Two Mind-Blowing Stats from a Recent Major Report on GenAI, and How They Impact Customer Service
One of the best reports I’ve read recently on the impact generative AI will have on customer service comes from McKinsey. Published last month, “The economic potential of generative AI” takes both a macro look at how generative AI will shape economic productivity at large, and goes deep on five business functions in particular: customer operations, marketing, sales, product/R&D, and software engineering.
Chances are, you’re here for customer service content, so, let’s spend a little time on what McKinsey uncovered about generative AI and customer operations.
There are two statistics in the report that blew my mind:
- “We estimate that generative AI could further reduce the volume of human-serviced contacts by up to 50 percent.”
- “We estimate that applying generative AI to customer care functions could increase productivity at a value ranging from 30 to 45 percent of current function costs.”
Each statistic by itself has profound implications on the future of customer operations. When you combine them, however, the result will wholly upend how customer operations organizations function.
Let’s go through a quick math exercise to demonstrate what we’re talking about: Say we have a hypothetical enterprise that spends about $100 million annually on customer operations ($97.5m on human agents, $2.5m on tech).
If the number of inquiries that require a human is reduced by 50% by generative AI, then the human spend goes from $100 million to $50 million. On top of that, if generative AI then increases productivity by 45%, then you can get that same amount of output at $27.5 million ($50m X .45 = $27.5m).
Now, you obviously have to invest in more generative AI and automation technology to realize those productivity benefits. So let’s say the company triples their technology spend, from $2.5m annually to $7.5m. This brings the total technology investment from about 2.5% of the budget to 20%, but the combined cost of the total customer care (humans and technology) is now $35m.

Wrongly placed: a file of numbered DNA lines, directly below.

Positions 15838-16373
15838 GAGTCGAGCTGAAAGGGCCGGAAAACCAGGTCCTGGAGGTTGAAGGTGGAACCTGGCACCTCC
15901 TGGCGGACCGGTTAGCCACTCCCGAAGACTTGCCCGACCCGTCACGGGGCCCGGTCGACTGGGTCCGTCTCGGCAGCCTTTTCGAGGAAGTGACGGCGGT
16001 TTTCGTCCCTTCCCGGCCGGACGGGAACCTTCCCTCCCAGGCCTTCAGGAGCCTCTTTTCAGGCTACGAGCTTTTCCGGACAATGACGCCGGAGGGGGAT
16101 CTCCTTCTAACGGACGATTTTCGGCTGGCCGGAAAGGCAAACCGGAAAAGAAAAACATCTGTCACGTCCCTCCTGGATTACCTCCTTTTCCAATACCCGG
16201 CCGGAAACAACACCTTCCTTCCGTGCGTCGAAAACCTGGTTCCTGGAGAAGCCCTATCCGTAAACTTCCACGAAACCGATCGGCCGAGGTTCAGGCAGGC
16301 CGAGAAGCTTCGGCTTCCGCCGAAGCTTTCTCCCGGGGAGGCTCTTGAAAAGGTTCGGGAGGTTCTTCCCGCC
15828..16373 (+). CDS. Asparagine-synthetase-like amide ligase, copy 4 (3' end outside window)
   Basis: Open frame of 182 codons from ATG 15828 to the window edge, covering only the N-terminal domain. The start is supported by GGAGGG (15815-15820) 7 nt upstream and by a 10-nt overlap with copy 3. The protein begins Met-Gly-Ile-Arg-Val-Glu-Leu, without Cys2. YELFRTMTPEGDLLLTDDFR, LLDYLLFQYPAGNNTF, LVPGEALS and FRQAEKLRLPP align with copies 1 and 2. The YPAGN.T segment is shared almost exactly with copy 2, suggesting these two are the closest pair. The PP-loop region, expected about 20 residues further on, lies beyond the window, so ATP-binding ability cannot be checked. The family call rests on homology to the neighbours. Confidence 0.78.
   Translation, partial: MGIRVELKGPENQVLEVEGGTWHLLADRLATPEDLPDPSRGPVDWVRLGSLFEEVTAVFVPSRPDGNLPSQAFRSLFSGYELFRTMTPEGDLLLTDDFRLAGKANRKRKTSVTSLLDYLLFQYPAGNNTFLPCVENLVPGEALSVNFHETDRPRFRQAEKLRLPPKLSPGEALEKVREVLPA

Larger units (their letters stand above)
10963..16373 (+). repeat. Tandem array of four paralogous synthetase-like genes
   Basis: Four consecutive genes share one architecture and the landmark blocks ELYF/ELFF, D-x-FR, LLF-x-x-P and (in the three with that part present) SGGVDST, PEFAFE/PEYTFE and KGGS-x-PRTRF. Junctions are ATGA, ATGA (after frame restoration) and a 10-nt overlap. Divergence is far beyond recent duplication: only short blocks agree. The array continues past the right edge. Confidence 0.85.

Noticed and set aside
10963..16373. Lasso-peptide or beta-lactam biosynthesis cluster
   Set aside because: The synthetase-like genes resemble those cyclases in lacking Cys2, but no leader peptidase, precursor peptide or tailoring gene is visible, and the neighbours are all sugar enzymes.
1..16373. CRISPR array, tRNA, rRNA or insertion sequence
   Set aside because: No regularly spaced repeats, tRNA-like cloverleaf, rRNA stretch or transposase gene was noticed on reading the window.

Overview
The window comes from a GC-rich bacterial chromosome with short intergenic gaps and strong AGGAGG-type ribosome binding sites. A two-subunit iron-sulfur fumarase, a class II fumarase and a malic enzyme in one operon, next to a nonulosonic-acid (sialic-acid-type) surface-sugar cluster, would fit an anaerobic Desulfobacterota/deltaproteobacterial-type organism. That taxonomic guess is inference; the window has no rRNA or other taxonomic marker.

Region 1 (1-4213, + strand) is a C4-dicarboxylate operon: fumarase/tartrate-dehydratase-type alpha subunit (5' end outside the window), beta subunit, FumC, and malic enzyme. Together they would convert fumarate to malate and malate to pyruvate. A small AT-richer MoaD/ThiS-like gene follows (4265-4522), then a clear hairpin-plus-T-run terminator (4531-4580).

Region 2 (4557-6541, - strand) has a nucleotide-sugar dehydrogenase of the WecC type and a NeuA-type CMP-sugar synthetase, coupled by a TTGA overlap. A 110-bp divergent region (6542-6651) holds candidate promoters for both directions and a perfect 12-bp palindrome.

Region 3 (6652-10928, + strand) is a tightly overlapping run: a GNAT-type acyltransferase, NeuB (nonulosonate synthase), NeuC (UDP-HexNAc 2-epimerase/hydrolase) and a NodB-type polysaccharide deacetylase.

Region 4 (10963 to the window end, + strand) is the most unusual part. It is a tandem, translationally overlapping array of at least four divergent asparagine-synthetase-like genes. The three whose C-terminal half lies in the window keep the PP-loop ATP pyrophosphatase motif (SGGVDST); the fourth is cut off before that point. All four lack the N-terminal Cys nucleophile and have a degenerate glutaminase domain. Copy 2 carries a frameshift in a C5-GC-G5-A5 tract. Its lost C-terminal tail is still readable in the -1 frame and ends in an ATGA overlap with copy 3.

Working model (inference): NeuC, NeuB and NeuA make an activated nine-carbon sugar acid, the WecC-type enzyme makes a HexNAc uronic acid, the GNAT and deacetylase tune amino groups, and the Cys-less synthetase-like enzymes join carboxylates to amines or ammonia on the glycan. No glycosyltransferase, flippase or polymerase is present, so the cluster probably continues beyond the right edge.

That means, with the infusion of generative AI, an enterprise customer care organization’s budget can go from $100m to $35m…while maintaining the same level of output.
And that doesn’t even take into consideration a presumed increase in customer satisfaction due to a better and more personalized experience that is also created through generative AI, or the ability for customer care organizations to better and more quickly identify upsell and repurchase opportunities, resulting in more revenue being generated by customer care at roughly one-third the cost.
An appreciative CFO would presumably direct some portion of those savings directly to the bottom line. But it also opens up an incredible amount of new resources in both employee time and finances towards other CX initiatives. Could you invest some of those extra funds towards developing more proactive outbound customer communications, thus further decreasing inbound inquiries? Could you invest more in customer service data analysis to bring voice of the customer data to the rest of your organization? Could you develop new customer service experiences for your most loyal customers, thus further securing their loyalty and advocacy?
The productivity implications are fun to think about. But it is these questions around what we can do when automation takes other things off our plate that excite me most.
McKinsey’s full report, “The economic potential of generative AI” can be found here.